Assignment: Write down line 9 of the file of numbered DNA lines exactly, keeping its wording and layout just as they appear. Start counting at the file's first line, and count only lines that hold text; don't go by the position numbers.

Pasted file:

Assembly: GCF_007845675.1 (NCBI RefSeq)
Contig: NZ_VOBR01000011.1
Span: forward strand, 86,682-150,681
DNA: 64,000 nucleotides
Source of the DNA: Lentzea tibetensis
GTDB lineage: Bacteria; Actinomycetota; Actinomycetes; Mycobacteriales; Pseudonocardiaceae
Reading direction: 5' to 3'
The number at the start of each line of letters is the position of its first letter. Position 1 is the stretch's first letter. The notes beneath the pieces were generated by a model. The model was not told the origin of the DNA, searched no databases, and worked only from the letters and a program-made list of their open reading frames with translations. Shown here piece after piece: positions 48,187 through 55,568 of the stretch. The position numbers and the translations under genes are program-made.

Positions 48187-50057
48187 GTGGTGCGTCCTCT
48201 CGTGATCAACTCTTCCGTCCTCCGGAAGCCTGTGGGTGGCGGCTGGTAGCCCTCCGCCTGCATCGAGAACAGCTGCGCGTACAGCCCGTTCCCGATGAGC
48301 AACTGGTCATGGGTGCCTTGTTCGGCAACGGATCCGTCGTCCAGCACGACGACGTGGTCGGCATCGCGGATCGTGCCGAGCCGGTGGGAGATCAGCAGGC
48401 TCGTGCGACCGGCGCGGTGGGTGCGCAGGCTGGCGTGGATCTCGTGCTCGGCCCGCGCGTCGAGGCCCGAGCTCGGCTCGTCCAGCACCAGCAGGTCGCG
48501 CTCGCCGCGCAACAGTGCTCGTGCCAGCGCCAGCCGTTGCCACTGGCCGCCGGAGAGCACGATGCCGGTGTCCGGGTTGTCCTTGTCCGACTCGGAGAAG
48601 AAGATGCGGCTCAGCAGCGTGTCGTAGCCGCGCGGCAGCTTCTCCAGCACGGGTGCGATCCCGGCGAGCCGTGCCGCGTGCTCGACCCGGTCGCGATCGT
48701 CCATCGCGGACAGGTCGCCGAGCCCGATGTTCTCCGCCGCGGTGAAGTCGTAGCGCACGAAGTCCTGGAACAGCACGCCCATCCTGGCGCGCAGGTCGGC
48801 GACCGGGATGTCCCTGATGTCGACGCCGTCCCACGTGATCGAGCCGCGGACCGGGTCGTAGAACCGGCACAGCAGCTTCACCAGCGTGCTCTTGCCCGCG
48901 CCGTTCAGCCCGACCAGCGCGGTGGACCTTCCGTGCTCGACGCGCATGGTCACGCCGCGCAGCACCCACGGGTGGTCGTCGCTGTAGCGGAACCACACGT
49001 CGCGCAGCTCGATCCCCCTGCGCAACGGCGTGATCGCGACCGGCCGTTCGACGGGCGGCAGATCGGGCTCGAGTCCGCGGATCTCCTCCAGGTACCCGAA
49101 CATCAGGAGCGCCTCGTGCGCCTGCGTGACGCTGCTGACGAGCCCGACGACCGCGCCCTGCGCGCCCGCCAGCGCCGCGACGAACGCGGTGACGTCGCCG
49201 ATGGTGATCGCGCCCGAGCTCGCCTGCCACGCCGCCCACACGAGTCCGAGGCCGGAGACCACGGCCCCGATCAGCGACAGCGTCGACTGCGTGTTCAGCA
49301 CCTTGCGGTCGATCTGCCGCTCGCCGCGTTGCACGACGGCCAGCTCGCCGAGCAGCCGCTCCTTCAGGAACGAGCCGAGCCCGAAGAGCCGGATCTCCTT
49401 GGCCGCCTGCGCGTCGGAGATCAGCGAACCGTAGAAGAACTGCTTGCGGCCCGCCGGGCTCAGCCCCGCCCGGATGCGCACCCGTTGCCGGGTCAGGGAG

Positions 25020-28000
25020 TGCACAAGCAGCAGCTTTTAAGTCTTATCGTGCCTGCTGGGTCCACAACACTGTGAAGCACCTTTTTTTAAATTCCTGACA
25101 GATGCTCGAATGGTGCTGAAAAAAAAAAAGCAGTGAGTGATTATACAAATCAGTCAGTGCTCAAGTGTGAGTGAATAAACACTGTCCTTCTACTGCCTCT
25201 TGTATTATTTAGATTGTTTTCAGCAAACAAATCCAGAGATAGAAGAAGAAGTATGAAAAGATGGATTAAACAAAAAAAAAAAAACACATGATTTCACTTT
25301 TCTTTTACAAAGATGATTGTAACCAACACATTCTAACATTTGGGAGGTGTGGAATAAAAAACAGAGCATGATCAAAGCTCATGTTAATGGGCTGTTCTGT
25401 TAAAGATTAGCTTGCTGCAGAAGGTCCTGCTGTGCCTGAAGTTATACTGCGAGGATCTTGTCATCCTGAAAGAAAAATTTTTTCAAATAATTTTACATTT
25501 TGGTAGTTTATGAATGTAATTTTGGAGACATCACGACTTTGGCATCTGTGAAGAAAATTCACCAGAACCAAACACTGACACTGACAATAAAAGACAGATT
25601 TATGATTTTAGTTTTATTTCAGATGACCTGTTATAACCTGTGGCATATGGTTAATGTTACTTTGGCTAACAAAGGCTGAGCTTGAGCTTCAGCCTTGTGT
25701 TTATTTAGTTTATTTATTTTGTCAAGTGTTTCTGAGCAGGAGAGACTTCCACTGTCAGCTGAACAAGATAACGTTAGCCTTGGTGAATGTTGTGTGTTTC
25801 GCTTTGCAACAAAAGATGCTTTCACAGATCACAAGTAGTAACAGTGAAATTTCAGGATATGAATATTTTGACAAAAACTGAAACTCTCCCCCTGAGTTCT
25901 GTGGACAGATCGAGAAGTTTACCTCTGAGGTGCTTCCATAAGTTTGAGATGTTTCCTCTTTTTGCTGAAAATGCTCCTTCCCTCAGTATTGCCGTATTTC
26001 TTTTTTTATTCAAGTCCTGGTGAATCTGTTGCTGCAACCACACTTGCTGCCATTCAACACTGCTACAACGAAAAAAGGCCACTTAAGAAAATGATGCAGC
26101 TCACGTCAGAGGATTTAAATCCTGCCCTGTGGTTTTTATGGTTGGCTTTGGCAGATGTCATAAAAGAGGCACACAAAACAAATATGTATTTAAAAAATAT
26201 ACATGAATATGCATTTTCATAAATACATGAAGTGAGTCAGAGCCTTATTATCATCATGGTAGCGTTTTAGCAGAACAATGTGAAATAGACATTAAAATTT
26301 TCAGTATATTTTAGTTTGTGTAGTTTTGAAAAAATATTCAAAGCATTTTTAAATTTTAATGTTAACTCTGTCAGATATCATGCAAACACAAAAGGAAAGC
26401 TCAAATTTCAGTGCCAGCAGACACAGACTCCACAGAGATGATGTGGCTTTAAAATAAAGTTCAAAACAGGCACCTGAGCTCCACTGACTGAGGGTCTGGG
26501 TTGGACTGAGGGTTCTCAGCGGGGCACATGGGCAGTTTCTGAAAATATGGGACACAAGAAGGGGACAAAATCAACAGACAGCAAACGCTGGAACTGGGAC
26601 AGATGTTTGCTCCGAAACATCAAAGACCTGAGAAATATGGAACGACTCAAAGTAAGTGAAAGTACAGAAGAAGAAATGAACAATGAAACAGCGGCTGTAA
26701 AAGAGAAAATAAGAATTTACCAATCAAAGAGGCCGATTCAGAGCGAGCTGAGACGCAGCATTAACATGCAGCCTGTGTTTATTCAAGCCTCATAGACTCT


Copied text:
Positions 48187-50057